As knowledge of statistical inference evolves, and as technology makes it easier and less expensive to share data and code, researchers in all fields can give one another new abilities to evaluate one another’s claims. Platforms and incentives for greater openness provide new opportunities for sharing contextual information that supports the credibility and legitimacy of scientific claims. When researchers share enough data and context so that others can see that the results are what anyone would obtain if they committed to the scientific method and executed it with sufficient skill, then stronger bases for credibility and legitimacy emerge.


The move toward open science in recent years shows that researchers can be more purposeful in sharing materials that can help readers more accurately understand the context and meaning of the scientific claims. Yet, some scholars ask why they should make this move voluntarily. This section discusses an ethical reason for doing so.

A scientific claim can follow one of two paths. It can be ignored after it is made or it can be a claim that others pay attention to or use. Some researchers are content to be ignored—or they claim that the value of their work is somehow inherent and independent of its usefulness to others. This is a highly entitled and, in my view, indefensible claim for most publicly funded scholars to make, but I will respect their wishes and ignore them in what follows.

In many cases, researchers produce scientific claims because they want others to pay attention to or use the claims. In many of these cases, researchers know much more about the claim’s meaning than does a prospective reader. The researcher knows about her design choices. She knows about choices that she made when choosing which data to collect or evidence to record. She knows about choices she made when categorizing her observations, analyzing her categories, and interpreting her analyses. She may even know that she would not have been able to make her claim if she had made different choices along certain steps in this path.

However, when she publishes a paper, she cannot explain all of this—at least not all at once. In a paper, she puts a few words in her title but has to leave out many other words. She puts a few words in her abstract but has to leave out many other details. She has to decide which parts of her work to put in the text of the paper, which parts to put in footnotes, which parts to put in appendices, and which parts to omit. Of the facts and descriptions that she does include, she must make decisions about the order in which to present them.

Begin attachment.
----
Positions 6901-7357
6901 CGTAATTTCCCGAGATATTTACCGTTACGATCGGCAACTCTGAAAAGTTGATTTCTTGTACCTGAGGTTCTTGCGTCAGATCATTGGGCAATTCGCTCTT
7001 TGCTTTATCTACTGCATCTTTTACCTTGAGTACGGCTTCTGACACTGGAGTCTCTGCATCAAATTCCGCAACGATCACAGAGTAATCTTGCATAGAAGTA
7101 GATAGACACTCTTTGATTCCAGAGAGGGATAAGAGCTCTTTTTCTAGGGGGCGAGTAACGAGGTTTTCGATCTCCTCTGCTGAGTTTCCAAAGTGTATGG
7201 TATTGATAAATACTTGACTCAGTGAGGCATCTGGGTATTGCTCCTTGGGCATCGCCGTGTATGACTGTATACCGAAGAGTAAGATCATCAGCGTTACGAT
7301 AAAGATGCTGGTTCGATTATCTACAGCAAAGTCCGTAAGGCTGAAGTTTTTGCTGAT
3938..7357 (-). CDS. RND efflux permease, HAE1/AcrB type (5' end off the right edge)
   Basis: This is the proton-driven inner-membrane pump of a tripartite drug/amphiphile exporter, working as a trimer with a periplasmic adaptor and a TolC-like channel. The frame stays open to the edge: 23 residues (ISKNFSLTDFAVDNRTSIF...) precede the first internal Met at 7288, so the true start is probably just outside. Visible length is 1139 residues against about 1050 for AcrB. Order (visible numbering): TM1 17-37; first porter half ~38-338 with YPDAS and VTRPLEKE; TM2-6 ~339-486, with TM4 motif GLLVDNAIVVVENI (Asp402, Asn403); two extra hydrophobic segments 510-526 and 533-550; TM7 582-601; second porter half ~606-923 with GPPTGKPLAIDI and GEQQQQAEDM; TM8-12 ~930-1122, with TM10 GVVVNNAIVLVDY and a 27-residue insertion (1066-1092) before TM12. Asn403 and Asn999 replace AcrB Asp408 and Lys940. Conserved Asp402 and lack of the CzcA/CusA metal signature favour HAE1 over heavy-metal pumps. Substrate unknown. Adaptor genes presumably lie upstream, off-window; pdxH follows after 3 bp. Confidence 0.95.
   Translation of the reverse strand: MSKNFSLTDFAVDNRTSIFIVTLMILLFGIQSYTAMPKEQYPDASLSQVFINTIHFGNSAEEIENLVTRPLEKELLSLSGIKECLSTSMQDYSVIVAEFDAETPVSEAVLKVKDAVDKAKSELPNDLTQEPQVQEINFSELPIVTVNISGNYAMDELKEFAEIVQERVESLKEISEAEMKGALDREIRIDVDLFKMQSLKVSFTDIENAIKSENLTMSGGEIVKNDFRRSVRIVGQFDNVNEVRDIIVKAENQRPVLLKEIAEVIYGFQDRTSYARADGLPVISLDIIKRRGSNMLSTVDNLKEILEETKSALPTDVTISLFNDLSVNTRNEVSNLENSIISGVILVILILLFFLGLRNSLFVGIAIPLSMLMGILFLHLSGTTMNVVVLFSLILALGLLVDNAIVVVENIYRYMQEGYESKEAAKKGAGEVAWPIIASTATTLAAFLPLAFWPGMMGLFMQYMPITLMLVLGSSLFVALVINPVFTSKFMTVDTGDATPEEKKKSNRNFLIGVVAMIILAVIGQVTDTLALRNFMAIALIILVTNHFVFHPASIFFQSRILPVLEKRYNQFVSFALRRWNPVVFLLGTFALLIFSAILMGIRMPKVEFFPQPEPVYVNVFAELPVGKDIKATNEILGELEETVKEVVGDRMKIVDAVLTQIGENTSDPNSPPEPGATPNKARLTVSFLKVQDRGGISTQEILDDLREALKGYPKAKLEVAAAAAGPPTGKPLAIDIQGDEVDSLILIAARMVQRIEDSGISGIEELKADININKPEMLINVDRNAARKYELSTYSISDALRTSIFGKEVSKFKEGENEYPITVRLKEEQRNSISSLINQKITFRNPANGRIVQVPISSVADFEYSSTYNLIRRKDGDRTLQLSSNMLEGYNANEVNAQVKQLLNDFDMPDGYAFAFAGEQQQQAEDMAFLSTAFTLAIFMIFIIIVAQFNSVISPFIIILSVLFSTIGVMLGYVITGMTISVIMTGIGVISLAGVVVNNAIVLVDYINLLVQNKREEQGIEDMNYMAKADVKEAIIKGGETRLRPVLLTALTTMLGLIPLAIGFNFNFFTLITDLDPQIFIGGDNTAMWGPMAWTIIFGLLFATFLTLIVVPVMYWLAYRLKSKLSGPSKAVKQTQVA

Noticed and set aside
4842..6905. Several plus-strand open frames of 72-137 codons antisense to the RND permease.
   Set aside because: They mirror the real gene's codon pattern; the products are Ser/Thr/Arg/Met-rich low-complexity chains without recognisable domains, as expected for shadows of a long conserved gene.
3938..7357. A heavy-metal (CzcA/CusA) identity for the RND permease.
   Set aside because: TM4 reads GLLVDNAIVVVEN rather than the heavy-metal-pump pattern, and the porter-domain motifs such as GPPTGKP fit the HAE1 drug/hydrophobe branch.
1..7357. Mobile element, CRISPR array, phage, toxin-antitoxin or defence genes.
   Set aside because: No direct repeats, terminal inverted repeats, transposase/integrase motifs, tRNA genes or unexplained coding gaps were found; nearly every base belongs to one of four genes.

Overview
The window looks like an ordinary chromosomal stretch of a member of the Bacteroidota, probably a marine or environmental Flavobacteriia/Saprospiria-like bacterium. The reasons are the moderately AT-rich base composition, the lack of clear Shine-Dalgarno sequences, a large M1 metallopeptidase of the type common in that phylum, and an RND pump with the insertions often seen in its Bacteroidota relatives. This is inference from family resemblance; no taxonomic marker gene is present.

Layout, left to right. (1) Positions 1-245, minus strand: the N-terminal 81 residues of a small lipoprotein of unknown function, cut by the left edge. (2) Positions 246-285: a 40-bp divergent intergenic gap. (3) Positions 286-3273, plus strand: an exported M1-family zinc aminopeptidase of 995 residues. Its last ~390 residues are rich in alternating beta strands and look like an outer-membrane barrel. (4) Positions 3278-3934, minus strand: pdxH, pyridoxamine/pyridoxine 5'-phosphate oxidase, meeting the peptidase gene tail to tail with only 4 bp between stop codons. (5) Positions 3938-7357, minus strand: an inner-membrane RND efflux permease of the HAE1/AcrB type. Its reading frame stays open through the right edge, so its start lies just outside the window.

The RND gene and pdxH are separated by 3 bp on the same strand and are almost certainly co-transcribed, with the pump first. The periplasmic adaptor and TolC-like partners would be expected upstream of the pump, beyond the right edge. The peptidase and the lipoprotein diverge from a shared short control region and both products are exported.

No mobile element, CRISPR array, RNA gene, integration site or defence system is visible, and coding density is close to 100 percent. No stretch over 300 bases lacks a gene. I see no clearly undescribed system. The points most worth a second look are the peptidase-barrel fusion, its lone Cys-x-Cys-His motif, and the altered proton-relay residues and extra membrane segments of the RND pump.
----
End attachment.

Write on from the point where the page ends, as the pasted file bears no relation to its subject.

Every researcher makes these decisions every time they present their work. Because many audiences for scientific information have only so much time and energy to devote to a paper or a presentation, how a researcher presents this information can have a significant impact on the audience’s beliefs.

When I was younger, I did not think about these things—at least not in the way that I do now. In the academic career and rewards ecosystem that existed at that time, we all “knew” that we might be able to publish statistically significant results if we had a strong theory, a strong empirical design, and got “the right” reviewers. We also knew that submitting a paper with null results was a “death sentence” for its publication prospects—and definitely not a way to secure a job or subsequent career. We were told that this incentive system, and the publication bias that it generated, was a normal part of science. So, we knew that statistically significant findings were helpful to and perhaps necessary for professional survival. We did not question the incentives—and we never discussed the downstream consequences for the people who might read our claims.

That was a mistake.

Many of our readers did not know that we had a strong incentive for substituting illusory “statistical-significance” claims for more accurate “null results.” As a result, the mass production of significance claims that ensued in many fields of research misled readers who wanted our guidance.

One of the most riveting books on this point is Rigor Mortis by Richard Harris (Reference Harris2017). He describes how mass production of false positives (resulting from publication bias, p-hacking, and related practices) affected medical literatures. The main effect is not simply that single claims in individual research papers are misleading; it also is the production of unreliable scientific consensuses.

Imagine, for example, that researchers conduct 1,000 studies on a topic—and that only 75 produce a positive result. If publication bias and p-hacking are sufficiently powerful, it may be that only the 75 positive findings are published. Harris (Reference Harris2017) documents these dynamics in cancer-related research. The most devastating consequences of this practice, however, do not occur on the pages of academic journals. Instead, they occur in hospital rooms all over the world.

When only positive results are published and readers believe the resulting “consensus,” people then seek to convert the consensus into practice. Thousands of people participate in clinical trials. Millions of dollars are spent.

Then, the trials do not work as the consensus proposed. When the desire for progress is sufficiently great, there is a tendency to question the fidelity of the unsuccessful trials rather than the veracity of the published literature. Believing that the new trials are the problem, more dollars are spent. More patients enter trials. More time is wasted. More people die. The significant human costs of limited openness are revealed.